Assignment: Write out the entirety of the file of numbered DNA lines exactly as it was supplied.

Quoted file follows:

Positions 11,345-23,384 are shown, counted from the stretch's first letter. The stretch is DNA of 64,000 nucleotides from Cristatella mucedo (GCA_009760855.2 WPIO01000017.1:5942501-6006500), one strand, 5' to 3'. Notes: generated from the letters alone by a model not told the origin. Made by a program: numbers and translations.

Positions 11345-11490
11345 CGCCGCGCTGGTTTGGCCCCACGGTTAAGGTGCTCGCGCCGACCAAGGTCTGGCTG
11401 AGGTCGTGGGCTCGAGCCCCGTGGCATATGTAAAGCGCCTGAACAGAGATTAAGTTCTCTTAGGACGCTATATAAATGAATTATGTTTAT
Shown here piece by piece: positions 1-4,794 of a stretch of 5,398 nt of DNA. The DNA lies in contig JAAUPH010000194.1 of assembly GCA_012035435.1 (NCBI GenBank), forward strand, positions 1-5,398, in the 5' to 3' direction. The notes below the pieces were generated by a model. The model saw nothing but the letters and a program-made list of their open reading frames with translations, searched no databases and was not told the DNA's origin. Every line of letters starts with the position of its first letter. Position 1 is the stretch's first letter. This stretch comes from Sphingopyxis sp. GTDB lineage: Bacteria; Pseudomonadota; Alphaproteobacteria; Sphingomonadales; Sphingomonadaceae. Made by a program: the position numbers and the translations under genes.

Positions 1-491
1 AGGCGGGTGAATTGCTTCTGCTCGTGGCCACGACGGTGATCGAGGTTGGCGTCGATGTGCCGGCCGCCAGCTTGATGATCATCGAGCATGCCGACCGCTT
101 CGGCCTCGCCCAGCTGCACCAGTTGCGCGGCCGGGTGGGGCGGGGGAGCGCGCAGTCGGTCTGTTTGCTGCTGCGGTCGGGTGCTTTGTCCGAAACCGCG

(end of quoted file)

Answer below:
Positions 11,345-23,384 are shown, counted from the stretch's first letter. The stretch is DNA of 64,000 nucleotides from Cristatella mucedo (GCA_009760855.2 WPIO01000017.1:5942501-6006500), one strand, 5' to 3'. Notes: generated from the letters alone by a model not told the origin. Made by a program: numbers and translations.

Positions 11345-11490
11345 CGCCGCGCTGGTTTGGCCCCACGGTTAAGGTGCTCGCGCCGACCAAGGTCTGGCTG
11401 AGGTCGTGGGCTCGAGCCCCGTGGCATATGTAAAGCGCCTGAACAGAGATTAAGTTCTCTTAGGACGCTATATAAATGAATTATGTTTAT
Shown here piece by piece: positions 1-4,794 of a stretch of 5,398 nt of DNA. The DNA lies in contig JAAUPH010000194.1 of assembly GCA_012035435.1 (NCBI GenBank), forward strand, positions 1-5,398, in the 5' to 3' direction. The notes below the pieces were generated by a model. The model saw nothing but the letters and a program-made list of their open reading frames with translations, searched no databases and was not told the DNA's origin. Every line of letters starts with the position of its first letter. Position 1 is the stretch's first letter. This stretch comes from Sphingopyxis sp. GTDB lineage: Bacteria; Pseudomonadota; Alphaproteobacteria; Sphingomonadales; Sphingomonadaceae. Made by a program: the position numbers and the translations under genes.

Positions 1-491
1 AGGCGGGTGAATTGCTTCTGCTCGTGGCCACGACGGTGATCGAGGTTGGCGTCGATGTGCCGGCCGCCAGCTTGATGATCATCGAGCATGCCGACCGCTT
101 CGGCCTCGCCCAGCTGCACCAGTTGCGCGGCCGGGTGGGGCGGGGGAGCGCGCAGTCGGTCTGTTTGCTGCTGCGGTCGGGTGCTTTGTCCGAAACCGCG